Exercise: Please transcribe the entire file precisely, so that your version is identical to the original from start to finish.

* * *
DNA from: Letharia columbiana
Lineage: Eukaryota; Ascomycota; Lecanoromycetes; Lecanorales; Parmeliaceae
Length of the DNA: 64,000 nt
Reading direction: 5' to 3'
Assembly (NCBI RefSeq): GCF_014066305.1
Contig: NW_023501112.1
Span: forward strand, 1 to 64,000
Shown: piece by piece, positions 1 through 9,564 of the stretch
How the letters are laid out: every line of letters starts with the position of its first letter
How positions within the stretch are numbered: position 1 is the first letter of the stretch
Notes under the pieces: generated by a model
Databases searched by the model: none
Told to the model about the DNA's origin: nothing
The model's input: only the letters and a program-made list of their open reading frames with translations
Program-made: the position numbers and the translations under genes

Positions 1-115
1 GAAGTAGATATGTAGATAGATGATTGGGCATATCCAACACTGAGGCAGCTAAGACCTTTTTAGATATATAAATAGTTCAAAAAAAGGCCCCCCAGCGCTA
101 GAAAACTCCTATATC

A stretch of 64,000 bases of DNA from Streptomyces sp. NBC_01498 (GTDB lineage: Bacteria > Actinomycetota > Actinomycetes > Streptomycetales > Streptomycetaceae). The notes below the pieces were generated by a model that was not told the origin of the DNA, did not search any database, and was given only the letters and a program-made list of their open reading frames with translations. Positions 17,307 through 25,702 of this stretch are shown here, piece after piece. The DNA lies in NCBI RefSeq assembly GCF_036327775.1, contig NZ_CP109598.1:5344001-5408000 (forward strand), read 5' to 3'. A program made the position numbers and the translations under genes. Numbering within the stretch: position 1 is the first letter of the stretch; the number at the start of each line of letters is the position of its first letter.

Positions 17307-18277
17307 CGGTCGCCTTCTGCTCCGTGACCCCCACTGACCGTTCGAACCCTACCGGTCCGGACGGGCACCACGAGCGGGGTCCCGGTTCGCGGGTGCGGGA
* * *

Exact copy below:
DNA from: Letharia columbiana
Lineage: Eukaryota; Ascomycota; Lecanoromycetes; Lecanorales; Parmeliaceae
Length of the DNA: 64,000 nt
Reading direction: 5' to 3'
Assembly (NCBI RefSeq): GCF_014066305.1
Contig: NW_023501112.1
Span: forward strand, 1 to 64,000
Shown: piece by piece, positions 1 through 9,564 of the stretch
How the letters are laid out: every line of letters starts with the position of its first letter
How positions within the stretch are numbered: position 1 is the first letter of the stretch
Notes under the pieces: generated by a model
Databases searched by the model: none
Told to the model about the DNA's origin: nothing
The model's input: only the letters and a program-made list of their open reading frames with translations
Program-made: the position numbers and the translations under genes

Positions 1-115
1 GAAGTAGATATGTAGATAGATGATTGGGCATATCCAACACTGAGGCAGCTAAGACCTTTTTAGATATATAAATAGTTCAAAAAAAGGCCCCCCAGCGCTA
101 GAAAACTCCTATATC

A stretch of 64,000 bases of DNA from Streptomyces sp. NBC_01498 (GTDB lineage: Bacteria > Actinomycetota > Actinomycetes > Streptomycetales > Streptomycetaceae). The notes below the pieces were generated by a model that was not told the origin of the DNA, did not search any database, and was given only the letters and a program-made list of their open reading frames with translations. Positions 17,307 through 25,702 of this stretch are shown here, piece after piece. The DNA lies in NCBI RefSeq assembly GCF_036327775.1, contig NZ_CP109598.1:5344001-5408000 (forward strand), read 5' to 3'. A program made the position numbers and the translations under genes. Numbering within the stretch: position 1 is the first letter of the stretch; the number at the start of each line of letters is the position of its first letter.

Positions 17307-18277
17307 CGGTCGCCTTCTGCTCCGTGACCCCCACTGACCGTTCGAACCCTACCGGTCCGGACGGGCACCACGAGCGGGGTCCCGGTTCGCGGGTGCGGGA